Consider the following extract from Collier & Collier (1986, page 79) .

“City streets can be a practical laboratory for photographic anal­ysis of an urban society. The cultural, economic, and racial charac­teristics of urban areas can be examined in the ebb and flow of city thoroughfares. This flow of population, spontaneously performing and grouping, is a monolithic social structure in motion. Bus stops and crosswalks are like the waterholes and trails in the jungles: wait patiently, and all the forest life will pass before you. Photo journalist W. Eugene Smith stalked the city of New York by keeping a telephoto lens trained on six feet of pavement on the corner of Eighteenth Street and Sixth Avenue. Over a period of a year, as he worked on a book, he shot frame upon frame of street culture. Beggars, lovers meeting, drunken fights, muggings, snow in winter, cloud bursts in summer, all came to his six feet of paving (Smith 1958).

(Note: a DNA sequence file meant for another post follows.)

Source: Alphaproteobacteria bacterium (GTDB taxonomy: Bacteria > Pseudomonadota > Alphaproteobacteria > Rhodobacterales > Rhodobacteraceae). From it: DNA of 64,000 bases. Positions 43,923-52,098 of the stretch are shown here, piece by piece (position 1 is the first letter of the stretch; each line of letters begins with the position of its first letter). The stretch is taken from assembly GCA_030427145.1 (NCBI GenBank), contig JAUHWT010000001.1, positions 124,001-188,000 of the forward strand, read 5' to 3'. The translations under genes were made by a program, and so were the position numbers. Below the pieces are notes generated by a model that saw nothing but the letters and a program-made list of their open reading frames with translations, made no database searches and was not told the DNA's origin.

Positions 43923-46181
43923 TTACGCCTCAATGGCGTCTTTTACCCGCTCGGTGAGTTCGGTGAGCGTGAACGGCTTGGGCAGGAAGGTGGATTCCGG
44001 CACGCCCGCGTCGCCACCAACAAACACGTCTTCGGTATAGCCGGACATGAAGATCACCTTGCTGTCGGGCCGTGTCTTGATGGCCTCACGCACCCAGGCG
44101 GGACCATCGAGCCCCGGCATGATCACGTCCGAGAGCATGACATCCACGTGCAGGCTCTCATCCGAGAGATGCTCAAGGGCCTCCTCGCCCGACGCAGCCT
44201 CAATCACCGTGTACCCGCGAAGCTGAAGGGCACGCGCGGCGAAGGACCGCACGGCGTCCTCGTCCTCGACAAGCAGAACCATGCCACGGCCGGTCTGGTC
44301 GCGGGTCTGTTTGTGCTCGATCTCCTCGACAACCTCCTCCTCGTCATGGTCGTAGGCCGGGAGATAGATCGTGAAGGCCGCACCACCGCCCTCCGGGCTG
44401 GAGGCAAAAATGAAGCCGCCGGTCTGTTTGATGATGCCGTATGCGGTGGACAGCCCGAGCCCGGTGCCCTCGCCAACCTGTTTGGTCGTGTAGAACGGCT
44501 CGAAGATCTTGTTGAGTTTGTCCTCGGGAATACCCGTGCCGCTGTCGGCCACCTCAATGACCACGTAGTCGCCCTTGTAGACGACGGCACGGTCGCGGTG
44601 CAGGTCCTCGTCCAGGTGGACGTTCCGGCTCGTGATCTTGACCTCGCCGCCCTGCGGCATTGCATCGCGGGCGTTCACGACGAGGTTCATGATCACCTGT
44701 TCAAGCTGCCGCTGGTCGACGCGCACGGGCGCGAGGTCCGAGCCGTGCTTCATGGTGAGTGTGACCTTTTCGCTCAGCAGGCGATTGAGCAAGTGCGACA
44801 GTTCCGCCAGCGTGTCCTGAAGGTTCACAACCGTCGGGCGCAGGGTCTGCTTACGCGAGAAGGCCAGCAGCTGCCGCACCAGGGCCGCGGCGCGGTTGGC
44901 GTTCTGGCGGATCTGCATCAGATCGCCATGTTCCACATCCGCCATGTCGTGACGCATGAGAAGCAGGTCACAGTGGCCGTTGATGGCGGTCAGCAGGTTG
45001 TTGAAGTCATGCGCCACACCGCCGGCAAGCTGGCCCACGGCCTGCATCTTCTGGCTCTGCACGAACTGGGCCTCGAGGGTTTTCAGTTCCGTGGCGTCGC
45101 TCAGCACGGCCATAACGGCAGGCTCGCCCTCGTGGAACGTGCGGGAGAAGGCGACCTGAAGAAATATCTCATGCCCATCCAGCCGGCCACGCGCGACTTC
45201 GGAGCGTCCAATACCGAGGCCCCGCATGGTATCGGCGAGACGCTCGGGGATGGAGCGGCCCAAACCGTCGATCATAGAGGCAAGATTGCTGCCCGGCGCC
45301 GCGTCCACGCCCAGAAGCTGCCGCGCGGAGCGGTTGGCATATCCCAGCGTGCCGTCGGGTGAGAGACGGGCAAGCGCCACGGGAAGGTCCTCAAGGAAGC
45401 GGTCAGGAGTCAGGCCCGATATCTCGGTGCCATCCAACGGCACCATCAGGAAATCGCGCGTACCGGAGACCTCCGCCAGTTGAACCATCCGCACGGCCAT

The mingling of people on the city streets can roughly classify most urban communities.

Each city com­munity has touch points where the character of its populace can be tracked and measured, the mingling in front of supermarkets, li­braries, coming and going from churches, and relaxing in city parks. All these are key points where social flow can be documented and where social structure can be observed in motion.”

Basil (2011, page 251)

“One relatively obvious value of photography is that it helps to overcome the typically fleeting nature of observation. But, photography also allows us to record behavior in its situational context; it also allows for reflection, the use of informants, coding, and allows us to illustrate the situation or behavior to others.”

The following images were taken on the 15th March 2022 in London, UK.

Categorise elements of value or interest to a marketing professional (paying particular attention to elements consumer behaviour) .

Present your observations to the rest of the class in the seminar before facilitating a wider discussion.